constructed in such a way that the objective is clear to the respondents then
these questionnaires are known as non-
disguised; on the other hand, when the objective is not clear, the
questionnaire is a disguised one. On
the basis of these two classifications, four types of studies can be
distinguished: 1. Non-disguised structured, 2. Non-disguised non-structured, 3. Disguised structured and 4. Disguised non-structured. There are certain merits and demerits of this method of data collection
which are discussed below:
Merits: 1. Questionnaire method of data
collection can be easily adopted where the field of investigation is very vast
and the informants are spread over a wide geographical area.
2. This method is relatively cheap
and expeditious provided the informants respond in time.
3. This method has proved to be
superior when compared to other methods like personal interviews or telephone
method. This is because when questions pertaining to personal nature or the
ones requiring reaction by the family are put forth to the informants, there is
a chance for them to be embarrassed in answering them.
Demerits: 1. This method can be adopted only
where the informants are literates so that they can understand written
questions and lend the answers in writing.
2. It involves some uncertainty
about the response. Co-operation on the part of informants may be difficult to
3. The information provided by the
informants may not be correct and it may be difficult to verify the accuracy. However, by following the guidelines given below,
this method can be made more effective: The questionnaires should be made
in such a manner that they do not become an undue burden on the respondents;
otherwise the respondents may not return them back. 1. Prepaid postage stamp should be affixed 2. The sample should be large 3. It should be adopted in such
enquiries where it is expected that the respondents would return the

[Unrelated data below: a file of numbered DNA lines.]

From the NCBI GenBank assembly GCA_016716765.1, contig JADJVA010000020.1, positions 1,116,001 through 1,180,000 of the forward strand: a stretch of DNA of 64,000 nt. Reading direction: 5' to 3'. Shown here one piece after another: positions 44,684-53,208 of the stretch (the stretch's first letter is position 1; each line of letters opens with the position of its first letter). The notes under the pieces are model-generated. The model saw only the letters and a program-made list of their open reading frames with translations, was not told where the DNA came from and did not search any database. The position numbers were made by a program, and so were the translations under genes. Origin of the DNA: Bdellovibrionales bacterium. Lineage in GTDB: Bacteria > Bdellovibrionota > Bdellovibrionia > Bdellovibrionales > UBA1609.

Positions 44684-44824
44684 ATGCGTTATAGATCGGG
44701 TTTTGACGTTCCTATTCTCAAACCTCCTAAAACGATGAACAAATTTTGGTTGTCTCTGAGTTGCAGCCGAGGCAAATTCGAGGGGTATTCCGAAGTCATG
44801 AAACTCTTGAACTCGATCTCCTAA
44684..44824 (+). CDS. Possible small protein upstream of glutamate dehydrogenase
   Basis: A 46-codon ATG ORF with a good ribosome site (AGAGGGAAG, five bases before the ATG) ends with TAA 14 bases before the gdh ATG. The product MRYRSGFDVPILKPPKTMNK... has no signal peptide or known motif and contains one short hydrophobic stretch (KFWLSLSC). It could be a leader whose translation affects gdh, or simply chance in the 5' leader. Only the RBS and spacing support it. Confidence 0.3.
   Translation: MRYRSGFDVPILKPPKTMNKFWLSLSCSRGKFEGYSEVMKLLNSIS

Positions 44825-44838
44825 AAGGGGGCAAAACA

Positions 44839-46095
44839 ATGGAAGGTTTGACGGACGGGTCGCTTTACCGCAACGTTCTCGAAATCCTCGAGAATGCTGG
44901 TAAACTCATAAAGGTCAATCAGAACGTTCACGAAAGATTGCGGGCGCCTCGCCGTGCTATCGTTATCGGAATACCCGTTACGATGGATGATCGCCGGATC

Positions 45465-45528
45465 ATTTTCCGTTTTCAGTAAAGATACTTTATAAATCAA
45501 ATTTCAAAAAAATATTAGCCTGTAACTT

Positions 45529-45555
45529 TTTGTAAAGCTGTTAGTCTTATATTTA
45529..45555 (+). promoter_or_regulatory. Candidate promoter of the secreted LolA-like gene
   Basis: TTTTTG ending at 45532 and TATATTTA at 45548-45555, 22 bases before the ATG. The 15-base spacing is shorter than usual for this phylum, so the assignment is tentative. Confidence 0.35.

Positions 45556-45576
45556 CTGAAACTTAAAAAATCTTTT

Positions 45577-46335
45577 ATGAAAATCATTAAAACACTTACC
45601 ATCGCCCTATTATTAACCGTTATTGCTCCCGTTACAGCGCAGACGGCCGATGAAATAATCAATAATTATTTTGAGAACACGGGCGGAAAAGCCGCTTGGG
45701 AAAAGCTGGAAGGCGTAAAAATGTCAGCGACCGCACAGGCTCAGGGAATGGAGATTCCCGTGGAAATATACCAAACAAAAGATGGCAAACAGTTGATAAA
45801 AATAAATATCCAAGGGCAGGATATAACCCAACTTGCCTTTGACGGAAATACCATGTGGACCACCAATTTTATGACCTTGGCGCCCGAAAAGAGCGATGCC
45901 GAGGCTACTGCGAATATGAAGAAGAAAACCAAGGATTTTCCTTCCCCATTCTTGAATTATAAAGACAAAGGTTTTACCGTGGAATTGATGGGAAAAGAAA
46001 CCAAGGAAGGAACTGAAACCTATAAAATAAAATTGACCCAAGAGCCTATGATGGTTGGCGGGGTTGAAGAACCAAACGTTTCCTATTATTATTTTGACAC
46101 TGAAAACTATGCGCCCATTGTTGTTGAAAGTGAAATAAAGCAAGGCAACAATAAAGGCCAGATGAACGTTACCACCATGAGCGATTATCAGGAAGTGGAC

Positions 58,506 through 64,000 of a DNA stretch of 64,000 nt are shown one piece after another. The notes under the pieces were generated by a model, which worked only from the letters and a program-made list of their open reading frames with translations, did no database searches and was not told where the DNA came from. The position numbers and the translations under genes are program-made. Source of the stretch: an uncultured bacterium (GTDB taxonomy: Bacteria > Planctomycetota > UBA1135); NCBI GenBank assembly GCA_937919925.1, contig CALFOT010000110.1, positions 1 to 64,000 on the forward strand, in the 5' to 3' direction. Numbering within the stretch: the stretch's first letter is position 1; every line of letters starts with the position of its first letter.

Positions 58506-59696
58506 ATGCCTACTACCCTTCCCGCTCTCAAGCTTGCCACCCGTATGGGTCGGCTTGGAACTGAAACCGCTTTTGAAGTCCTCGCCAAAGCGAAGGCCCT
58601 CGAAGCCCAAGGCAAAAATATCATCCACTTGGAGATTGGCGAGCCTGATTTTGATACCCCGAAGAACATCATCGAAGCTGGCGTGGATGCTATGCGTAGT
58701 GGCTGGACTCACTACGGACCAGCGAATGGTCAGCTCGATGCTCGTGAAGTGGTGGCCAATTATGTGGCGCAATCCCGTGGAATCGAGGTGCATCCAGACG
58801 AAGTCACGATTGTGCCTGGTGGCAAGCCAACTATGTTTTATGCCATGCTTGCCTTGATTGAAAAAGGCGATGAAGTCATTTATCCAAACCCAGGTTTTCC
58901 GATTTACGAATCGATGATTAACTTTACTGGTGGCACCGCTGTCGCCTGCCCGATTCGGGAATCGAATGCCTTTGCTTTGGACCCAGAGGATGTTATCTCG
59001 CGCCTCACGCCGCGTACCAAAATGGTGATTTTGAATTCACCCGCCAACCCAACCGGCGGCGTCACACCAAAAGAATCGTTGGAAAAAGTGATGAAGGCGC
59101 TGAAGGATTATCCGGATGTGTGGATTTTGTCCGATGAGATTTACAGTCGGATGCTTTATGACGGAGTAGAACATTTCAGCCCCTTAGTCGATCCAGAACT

questionnaire because of their own interest in the enquiry.
4. It should be preferred in such
enquiries where there could be a legal compulsion to provide the information.
Sent Through Enumerators: Another method of data collection
is sending schedules through the enumerators or interviewers. The enumerators
contact the informants, get replies to the questions contained in a schedule
and fill them in their own handwriting in the questionnaire form. There is
difference between questionnaire and schedule. Questionnaire refers to a device
for securing answers to questions by using a form which the respondent fills in
him self, whereas schedule is the name usually applied to a set of questions
which are asked in a face-to face situation with another person. This method is
free from most of the limitations of the mailed questionnaire method.
Merits: The main
merits or advantages of this method are listed below: 1. It can be adopted in those cases where informants
are illiterate. 2. There is very little scope of non-response as the
enumerators go personally
to obtain the information.
3. The information received is more
reliable as the accuracy of statements can be checked by supplementary
questions wherever necessary.
This method too like others is not free from defects or limitations. The
main limitations are listed below:
1. In comparison to other methods of
collecting primary data, this method is quite costly as enumerators are
generally paid persons.
2. The success of the method depends
largely upon the training imparted to the enumerators.
3. Interviewing is a very skilled
work and it requires experience and training. Many statisticians have the
tendency to neglect this extremely important part of the data collecting
process and this result in bad interviews. Without good interviewing most of
the information collected may be of doubtful value.
4. Interviewing is not only a
skilled work but it also requires a great degree of politeness and thus the way
the enumerators conduct the interview would affect the data collected. When
questions are asked by a number of different interviewers, it is possible that
variations in the personalities of the interviewers will cause variation in the
answers obtained. This variation will not be obvious. Hence, every effort must
be made to remove as much of variation as possible due to different
Tags : Research Methodology - Data Collection & Sources Of Data